Mostly bad news about slowing the planet’s warming

Financial worries, blatant greed and misinformation seem to have derailed attempts to mitigate global warming. But the ‘New York City approach’ and agroforestry offer some hope, says Craig Jamieson


For scientists, our work is often full of bad news. Sometimes efforts to stem the greenhouse gas flow seem forlorn. For example, in May 2013 we saw global carbon dioxide levels rise to above 400 ppm for the first time in human history. It seems economic concerns rising from the financial crisis have put climate change out of focus for many in the West, while for most in developing countries those economic concerns have never left them. According to Abraham Maslow’s hierarchy, if we lack basic necessities—like money to buy food and pay our bills—our attention is often drawn to satisfying them before considering things higher up the hierarchy (like the future of the planet).

Of course, there is also blatant greed. There are many vested interests who want to try to maintain the status quo even if it literally costs the Earth. Recently, President Obama made a strong speech about the need to tackle climate change but was immediately attacked even more strongly by fossil-fuel lobby groups. These vested interests continue to do a good job of confusing the public on the science of climate change even though more than 95% of peer-reviewed scientific papers take the position that it is primarily caused by human activities. At the recent Asia Clean Energy Forum, I heard one of the discouraged speakers concede that only academics and a small group of other intellectuals are even talking about climate-change mitigation.

Multifunctional landscape, Bac Kan, Viet Nam, bio-energy

Multifunctional landscapes, such as this one in Bac Kan, Viet Nam, are potential sources of bio-energy

However, there are some good news stories in the world. While inspiring action to mitigate climate change may feel like flogging a dead horse, it may be possible to achieve the same goal from a different angle. Last month, New York City announced it is going to spend USD 20 billion to adapt to climate change and protect its property. It seems people are more likely to protect their own backyards than the whole planet and consider this a ‘no regrets’ strategy.

This approach can help us in our work to promote agroforestry—since the tree-based systems we know and love can be an effective way of adapting to the impact of a changing climate while also helping to mitigate the changes—especially if the by-products are used for bioenergy production. The point is, we have to sell agroforestry as adaptation first; mitigation is a bonus.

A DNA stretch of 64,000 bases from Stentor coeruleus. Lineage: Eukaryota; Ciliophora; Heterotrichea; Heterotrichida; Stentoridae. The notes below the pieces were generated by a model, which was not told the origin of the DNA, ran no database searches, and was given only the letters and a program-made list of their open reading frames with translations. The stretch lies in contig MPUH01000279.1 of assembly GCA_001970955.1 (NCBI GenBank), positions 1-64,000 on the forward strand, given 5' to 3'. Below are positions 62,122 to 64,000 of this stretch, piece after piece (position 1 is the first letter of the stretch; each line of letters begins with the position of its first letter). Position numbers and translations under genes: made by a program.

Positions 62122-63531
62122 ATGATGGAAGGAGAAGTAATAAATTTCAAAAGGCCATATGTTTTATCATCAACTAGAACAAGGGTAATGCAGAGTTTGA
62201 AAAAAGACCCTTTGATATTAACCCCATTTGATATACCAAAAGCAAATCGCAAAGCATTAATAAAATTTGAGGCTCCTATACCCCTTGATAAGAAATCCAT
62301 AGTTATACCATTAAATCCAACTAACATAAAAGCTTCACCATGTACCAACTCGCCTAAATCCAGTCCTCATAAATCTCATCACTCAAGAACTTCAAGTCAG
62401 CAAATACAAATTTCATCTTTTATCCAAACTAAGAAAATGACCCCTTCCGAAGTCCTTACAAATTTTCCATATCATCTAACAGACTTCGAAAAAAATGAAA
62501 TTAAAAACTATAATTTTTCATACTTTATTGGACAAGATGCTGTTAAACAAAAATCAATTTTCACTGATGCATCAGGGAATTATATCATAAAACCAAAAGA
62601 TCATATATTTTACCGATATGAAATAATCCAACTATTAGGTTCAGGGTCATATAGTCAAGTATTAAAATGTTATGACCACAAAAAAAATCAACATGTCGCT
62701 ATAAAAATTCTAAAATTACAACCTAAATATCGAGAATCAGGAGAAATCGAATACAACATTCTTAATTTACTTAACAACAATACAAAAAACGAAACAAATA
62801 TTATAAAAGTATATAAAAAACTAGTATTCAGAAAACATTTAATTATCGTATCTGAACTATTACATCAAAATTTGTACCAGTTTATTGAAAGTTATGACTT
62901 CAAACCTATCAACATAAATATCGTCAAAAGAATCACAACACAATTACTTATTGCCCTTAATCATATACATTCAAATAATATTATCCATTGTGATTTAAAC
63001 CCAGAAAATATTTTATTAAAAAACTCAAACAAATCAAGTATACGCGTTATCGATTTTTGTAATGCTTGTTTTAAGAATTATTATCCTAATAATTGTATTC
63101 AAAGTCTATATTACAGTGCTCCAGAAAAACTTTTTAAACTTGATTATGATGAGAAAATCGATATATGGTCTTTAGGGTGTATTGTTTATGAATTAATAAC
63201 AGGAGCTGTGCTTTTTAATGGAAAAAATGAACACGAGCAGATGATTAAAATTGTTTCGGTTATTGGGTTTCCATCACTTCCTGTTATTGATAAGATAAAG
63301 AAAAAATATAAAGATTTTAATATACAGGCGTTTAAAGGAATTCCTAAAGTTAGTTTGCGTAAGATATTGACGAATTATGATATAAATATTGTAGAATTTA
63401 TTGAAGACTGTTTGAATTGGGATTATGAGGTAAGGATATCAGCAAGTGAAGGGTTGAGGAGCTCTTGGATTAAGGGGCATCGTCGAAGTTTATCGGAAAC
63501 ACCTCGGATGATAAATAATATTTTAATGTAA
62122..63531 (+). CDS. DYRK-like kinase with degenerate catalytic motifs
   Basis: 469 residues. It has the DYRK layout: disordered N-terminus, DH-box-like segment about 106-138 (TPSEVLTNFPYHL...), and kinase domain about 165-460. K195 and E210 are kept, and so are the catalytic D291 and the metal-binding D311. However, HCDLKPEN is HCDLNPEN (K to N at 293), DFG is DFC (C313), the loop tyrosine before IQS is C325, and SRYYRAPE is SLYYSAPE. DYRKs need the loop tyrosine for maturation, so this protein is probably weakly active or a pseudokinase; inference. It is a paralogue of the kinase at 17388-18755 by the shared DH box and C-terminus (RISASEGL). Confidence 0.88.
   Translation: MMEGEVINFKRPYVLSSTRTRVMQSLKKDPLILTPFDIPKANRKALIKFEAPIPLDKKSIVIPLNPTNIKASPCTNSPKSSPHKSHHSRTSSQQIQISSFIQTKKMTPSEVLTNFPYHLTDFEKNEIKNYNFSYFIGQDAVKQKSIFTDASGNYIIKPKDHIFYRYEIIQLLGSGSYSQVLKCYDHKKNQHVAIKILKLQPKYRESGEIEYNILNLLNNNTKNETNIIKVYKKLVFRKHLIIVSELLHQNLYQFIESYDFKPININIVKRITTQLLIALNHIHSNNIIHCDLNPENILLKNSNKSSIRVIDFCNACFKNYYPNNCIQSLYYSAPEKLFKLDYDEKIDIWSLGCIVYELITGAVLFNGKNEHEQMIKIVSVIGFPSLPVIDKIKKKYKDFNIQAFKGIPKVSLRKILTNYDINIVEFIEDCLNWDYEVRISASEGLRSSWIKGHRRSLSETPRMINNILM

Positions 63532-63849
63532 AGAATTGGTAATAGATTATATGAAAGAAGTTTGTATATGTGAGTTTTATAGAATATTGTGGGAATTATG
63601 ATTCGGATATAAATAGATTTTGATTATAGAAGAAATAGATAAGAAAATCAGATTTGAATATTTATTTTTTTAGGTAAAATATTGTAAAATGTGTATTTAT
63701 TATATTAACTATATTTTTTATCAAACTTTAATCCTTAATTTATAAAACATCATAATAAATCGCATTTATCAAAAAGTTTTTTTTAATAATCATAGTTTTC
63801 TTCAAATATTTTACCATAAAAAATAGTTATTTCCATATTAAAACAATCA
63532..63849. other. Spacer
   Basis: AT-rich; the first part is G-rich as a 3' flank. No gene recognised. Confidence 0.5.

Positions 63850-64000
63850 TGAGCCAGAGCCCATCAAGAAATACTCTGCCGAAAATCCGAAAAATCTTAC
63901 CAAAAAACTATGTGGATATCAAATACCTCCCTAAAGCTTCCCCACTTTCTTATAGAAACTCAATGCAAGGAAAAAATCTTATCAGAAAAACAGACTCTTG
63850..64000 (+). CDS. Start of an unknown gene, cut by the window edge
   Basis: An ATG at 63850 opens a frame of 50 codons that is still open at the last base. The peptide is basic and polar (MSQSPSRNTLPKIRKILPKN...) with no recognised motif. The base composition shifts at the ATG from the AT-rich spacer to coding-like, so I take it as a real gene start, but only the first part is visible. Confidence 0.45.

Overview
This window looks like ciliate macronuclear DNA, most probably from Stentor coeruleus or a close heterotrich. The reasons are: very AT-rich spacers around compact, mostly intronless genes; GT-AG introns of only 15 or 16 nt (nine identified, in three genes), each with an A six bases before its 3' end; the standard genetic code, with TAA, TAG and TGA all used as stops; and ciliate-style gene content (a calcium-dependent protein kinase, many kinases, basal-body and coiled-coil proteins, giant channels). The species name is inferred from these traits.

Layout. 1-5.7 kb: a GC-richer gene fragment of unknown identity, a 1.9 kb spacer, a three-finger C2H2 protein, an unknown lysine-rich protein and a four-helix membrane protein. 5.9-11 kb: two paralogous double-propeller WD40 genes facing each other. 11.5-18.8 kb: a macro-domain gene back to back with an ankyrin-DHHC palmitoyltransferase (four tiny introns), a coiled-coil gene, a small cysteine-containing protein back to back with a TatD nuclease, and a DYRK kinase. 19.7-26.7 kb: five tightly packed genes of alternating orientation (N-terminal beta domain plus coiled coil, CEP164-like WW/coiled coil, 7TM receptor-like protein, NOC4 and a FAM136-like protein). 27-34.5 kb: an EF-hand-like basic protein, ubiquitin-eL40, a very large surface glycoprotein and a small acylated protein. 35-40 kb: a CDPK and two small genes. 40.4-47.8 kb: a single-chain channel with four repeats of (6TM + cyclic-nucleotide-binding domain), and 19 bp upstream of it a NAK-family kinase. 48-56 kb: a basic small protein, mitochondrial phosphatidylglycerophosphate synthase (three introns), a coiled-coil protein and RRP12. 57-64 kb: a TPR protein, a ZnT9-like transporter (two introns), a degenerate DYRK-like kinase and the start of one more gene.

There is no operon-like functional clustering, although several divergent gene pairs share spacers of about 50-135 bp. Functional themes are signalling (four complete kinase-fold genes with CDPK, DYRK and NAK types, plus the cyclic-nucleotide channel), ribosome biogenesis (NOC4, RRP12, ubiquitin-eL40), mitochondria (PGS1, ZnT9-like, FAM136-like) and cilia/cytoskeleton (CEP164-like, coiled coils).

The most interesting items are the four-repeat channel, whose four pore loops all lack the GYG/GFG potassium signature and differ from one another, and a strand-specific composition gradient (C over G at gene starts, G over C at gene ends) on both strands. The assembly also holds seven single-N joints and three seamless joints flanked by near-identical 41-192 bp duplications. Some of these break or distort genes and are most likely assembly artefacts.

In the same way, renewable energy is vital for mitigation but to attract funding I suspect it’s going to have to be ‘sold’ primarily as a solution to energy-security issues. The fact that it’s clean is a feel-good factor but not the main focus.

Crucially, renewables are increasingly cost-competitive with fossil fuels as one goes up in price and the other comes down. For the past three years, global investments in renewables have outstripped investments in fossil fuels. This is a beginning and there’s so much more to be done, but it’s a reason to take some encouragement.

I also heard recently that the Philippines is about to pioneer Asia’s first ocean thermal power plant. For those of us who live and work in the Philippines, it’s really exciting to see Filipino innovation leading the way again!

As well, meetings are taking place to set a strategy for the Philippines to convert its electricity production to 100% renewables in ten year’s time. The country is already a pioneer in geothermal and hydropower. Let’s hope these exploratory talks with Government will be backed by commitment and the necessary resources.

In short, just like we have to adapt to climate change, scientists have to adapt to its political psychology, too. There is good news about people taking action.

We must continue to deepen and expand our research and produce evidence that gives hope for the opportunities and benefits of a cleaner future.


Edited by Robert Finlayson





Mitigating and adapting to climate change is supported by the CGIAR Research Program on Forests, Trees and Agroforestry



Rob Finlayson

Robert Finlayson is the Southeast Asia program's regional communications specialist. As well as writing stories for the Centre's website, he devises and supervises strategies for projects and the countries in the Southeast Asia region, including scripting and producing videos, supervising editors and translators and also assisting with resource mobilization.

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